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. After 3 months on a diet, Lisa had lost 12% of her original weight. She lost 21 pounds. What was Lisa's original weight?
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Cied
types of nano material
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I start with an easy one. carbon nanotubes woven into a long filament like a string
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Porter
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what is the function of carbon nanotubes?
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I'm interested in nanotube
Uday
what is nanomaterials​ and their applications of sensors.
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what is nano technology
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what is system testing?
AMJAD
preparation of nanomaterial
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Yes, Nanotechnology has a very fast field of applications and their is always something new to do with it...
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good afternoon madam
AMJAD
what is system testing
AMJAD
what is the application of nanotechnology?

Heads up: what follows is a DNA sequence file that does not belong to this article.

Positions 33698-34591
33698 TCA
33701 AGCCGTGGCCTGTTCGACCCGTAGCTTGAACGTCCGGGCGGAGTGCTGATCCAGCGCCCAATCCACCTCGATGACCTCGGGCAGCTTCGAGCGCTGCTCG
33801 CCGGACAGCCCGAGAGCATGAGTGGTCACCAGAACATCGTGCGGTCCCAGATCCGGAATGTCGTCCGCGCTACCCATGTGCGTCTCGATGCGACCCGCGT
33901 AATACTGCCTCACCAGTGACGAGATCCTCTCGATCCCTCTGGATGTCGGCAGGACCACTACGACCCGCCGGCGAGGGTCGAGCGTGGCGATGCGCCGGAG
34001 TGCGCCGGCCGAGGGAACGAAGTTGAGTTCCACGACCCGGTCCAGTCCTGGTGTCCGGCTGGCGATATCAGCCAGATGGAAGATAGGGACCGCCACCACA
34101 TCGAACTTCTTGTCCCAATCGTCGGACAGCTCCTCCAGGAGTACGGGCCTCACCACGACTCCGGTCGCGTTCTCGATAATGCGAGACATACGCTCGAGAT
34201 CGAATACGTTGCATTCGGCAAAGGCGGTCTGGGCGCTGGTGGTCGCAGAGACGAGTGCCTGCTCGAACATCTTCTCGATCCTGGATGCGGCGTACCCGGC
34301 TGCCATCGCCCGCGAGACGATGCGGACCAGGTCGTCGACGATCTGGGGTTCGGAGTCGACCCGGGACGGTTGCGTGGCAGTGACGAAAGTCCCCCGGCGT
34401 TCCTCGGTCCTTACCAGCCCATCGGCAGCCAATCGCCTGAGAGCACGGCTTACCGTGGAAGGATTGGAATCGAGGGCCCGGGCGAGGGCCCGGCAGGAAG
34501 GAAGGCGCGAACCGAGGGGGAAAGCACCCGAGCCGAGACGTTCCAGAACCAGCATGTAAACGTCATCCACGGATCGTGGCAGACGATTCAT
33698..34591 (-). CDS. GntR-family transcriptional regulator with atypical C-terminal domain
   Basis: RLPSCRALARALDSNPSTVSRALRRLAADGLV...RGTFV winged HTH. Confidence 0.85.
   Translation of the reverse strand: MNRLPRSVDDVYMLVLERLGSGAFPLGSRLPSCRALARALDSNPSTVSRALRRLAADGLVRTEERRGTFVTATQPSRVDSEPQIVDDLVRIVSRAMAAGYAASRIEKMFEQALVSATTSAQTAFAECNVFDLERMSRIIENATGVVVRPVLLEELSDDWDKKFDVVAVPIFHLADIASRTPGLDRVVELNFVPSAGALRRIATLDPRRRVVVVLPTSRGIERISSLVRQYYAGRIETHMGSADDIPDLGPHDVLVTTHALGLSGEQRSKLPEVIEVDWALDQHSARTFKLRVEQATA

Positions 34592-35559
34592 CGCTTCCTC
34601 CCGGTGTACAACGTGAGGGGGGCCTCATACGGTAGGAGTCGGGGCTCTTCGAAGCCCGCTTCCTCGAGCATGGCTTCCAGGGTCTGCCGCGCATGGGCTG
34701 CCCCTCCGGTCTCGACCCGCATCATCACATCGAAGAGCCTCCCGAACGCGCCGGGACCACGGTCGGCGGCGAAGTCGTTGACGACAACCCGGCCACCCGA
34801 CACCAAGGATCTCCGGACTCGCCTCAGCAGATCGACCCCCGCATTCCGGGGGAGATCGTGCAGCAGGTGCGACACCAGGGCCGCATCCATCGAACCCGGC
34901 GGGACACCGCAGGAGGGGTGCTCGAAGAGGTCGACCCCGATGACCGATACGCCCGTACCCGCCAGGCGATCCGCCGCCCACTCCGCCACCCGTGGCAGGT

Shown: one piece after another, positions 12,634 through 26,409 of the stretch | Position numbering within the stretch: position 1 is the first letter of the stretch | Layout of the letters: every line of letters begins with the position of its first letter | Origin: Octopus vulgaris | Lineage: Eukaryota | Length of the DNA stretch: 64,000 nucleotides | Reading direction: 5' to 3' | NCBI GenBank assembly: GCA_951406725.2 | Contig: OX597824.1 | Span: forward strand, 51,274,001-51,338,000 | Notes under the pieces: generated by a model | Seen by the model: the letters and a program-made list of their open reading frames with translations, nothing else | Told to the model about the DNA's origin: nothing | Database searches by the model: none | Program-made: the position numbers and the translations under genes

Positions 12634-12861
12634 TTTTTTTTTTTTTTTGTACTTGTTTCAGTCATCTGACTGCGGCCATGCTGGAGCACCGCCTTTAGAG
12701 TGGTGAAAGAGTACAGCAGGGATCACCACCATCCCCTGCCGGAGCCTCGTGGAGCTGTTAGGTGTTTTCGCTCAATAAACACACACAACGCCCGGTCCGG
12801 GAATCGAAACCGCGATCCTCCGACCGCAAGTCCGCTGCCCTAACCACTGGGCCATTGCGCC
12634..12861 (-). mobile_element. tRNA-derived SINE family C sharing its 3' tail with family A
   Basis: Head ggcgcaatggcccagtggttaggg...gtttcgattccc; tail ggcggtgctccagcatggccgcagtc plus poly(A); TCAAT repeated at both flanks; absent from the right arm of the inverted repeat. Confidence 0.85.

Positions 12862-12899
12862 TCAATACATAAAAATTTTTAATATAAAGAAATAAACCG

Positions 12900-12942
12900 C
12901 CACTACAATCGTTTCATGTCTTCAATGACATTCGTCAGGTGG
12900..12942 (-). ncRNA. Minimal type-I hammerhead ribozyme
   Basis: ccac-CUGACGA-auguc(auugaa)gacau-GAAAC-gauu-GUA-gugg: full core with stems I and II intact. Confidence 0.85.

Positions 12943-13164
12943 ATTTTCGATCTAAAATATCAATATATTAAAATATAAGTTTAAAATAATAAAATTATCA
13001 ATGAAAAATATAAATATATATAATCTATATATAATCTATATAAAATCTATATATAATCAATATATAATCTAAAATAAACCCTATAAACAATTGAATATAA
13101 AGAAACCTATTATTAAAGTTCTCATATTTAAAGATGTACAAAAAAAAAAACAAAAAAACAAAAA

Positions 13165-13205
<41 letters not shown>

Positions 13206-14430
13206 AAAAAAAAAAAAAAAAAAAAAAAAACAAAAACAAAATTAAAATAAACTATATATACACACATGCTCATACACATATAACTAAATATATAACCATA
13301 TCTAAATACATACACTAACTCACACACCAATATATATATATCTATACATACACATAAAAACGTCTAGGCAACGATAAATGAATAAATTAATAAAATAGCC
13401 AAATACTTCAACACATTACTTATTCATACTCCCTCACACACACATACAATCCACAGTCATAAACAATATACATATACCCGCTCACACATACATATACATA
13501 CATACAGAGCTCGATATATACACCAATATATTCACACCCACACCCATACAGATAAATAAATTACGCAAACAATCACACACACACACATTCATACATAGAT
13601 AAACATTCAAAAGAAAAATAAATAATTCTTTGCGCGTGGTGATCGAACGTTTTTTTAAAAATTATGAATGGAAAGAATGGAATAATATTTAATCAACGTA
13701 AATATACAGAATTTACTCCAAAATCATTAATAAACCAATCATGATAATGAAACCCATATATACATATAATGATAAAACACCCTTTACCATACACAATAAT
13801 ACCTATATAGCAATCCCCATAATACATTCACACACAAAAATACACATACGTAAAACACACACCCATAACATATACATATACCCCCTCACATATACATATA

Stotaw
In this morden time nanotechnology used in many field . 1-Electronics-manufacturad IC ,RAM,MRAM,solar panel etc 2-Helth and Medical-Nanomedicine,Drug Dilivery for cancer treatment etc 3- Atomobile -MEMS, Coating on car etc. and may other field for details you can check at Google
Azam
anybody can imagine what will be happen after 100 years from now in nano tech world
Prasenjit
after 100 year this will be not nanotechnology maybe this technology name will be change . maybe aftet 100 year . we work on electron lable practically about its properties and behaviour by the different instruments
Azam
name doesn't matter , whatever it will be change... I'm taking about effect on circumstances of the microscopic world
Prasenjit
how hard could it be to apply nanotechnology against viral infections such HIV or Ebola?
Damian
silver nanoparticles could handle the job?
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not now but maybe in future only AgNP maybe any other nanomaterials
Azam
Hello
Uday
I'm interested in Nanotube
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this technology will not going on for the long time , so I'm thinking about femtotechnology 10^-15
Prasenjit
can nanotechnology change the direction of the face of the world
Prasenjit Reply
At high concentrations (>0.01 M), the relation between absorptivity coefficient and absorbance is no longer linear. This is due to the electrostatic interactions between the quantum dots in close proximity. If the concentration of the solution is high, another effect that is seen is the scattering of light from the large number of quantum dots. This assumption only works at low concentrations of the analyte. Presence of stray light.
Ali Reply
the Beer law works very well for dilute solutions but fails for very high concentrations. why?
bamidele Reply
how did you get the value of 2000N.What calculations are needed to arrive at it
Smarajit Reply
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Source:  OpenStax, Red cup replacement. OpenStax CNX. Dec 19, 2011 Download for free at http://cnx.org/content/col11390/1.1